According to BASSTrakk Gross got the ball rolling with a 4-pounder at 8:14 a.m. and added four more keepers of 2-6, 2-10, 2-0 and 2-8 to take an early lead with 13-8. (Weights unofficial.)
The day’s just under way, but the strong start — on a cold front day, no less — should give Gross the confidence to breathe a little easier. We’ll keep our eye on this one.
A sleeper in play at this tournament that not many anglers are talking about is the tide. And not just the daily ebb and flow cycle of the tide. This week, it is all about how the tide will actually raise the water level and keep it there.
Here, the St. Johns River flows from south to north. On Thursday and Friday the wind blew from the south with sustained winds up to 40 mph. That wind pushed water out of Lake George, largest in the river system, into the river itself. Overall, the water level dropped several feet and remained low.
Regardless of whether or not the prevailing pattern leans toward spawning beds, the lower water level will affect strategies across the board.
"I had my first five fish of the day marked," said Drew Benton. "Now, those beds are out of the water."
Derek Hudnall, from south Louisiana and accustomed to fishing tidal waters, added this thought.
"The low water and low tide has pulled the fish out, and when it comes back in the fish will completely reposition themselves," he said. "So if you marked fish on beds with the GPS they probably won't be there, so it's going to be like restarting practice."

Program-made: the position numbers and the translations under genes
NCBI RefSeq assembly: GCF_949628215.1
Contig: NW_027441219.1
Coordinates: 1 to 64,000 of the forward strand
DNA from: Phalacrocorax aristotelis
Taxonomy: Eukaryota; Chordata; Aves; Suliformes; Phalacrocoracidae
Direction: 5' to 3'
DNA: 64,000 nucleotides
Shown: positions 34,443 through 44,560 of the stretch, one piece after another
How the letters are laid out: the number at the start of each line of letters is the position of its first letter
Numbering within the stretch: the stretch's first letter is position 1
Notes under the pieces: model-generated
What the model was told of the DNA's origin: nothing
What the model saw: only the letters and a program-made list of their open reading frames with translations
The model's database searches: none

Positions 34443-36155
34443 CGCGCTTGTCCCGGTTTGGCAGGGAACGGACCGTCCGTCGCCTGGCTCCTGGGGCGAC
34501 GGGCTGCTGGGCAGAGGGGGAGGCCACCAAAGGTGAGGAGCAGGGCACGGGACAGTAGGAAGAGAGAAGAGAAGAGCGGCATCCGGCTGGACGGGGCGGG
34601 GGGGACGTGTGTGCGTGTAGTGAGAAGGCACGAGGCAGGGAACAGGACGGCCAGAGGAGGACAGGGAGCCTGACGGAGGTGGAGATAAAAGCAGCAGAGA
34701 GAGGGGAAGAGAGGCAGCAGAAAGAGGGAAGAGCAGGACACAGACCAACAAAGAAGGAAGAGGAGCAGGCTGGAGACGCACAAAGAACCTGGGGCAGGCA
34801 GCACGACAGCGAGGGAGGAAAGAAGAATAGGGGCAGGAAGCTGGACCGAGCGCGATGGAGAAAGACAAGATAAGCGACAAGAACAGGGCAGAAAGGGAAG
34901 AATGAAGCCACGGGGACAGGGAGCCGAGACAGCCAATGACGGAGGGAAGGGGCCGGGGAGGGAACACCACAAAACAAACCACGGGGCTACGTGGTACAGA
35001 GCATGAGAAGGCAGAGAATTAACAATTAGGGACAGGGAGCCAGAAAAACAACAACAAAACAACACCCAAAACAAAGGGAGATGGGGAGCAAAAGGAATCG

Mark Menendez added this theory about what could happen.
"When the tide comes back in later today it could flood the shoreline, because eventually it will bring the water that we lost with the wind back," he said. "That could bring with it the fish back into shallow water to set back up to spawn."
Today's high tide in Palatka is at 2:34 p.m.; on Sunday the best high tide happens at 3:21 p.m. So it will be worth watching to see how the tide plays into the tournament.
Luke Palmer is working lilies in the Astor area, and it only took about 15 minutes to get his first bite.
The fish wasn’t what he was looking for, though.
“It was just short,” Palmer said.
But at least he’s broken the ice on the 2020 season, logging his first catch.
With three days off the water, nobody knows quite what to expect today. But John Crews is well aware of how fast you can catch 20-plus pounds on the St. Johns River. It was on Day 1 here last year when Crews caught the 11-pound, 2-ounce big bass of the tournament en route to a 24-pound, 13-ounce second-place bag.
"I didn't have it pinpointed," Crews recalled. "But there were definitely fish pulling up. Right before I caught that 11-pounder, I caught a 6 1/2 and a 4 1/2 off beds. They were one-flippers, so those fish had definitely moved up there and were just getting territorial. I plan on going back to that area."
While Crews did catch those first two off spawning beds, he made a cast to a likely looking target - not a spawning bed - when the 11-pounder bit. Again, it's a reminder of how fast it can happen here - three bass totaling over 22 pounds in a matter of minutes.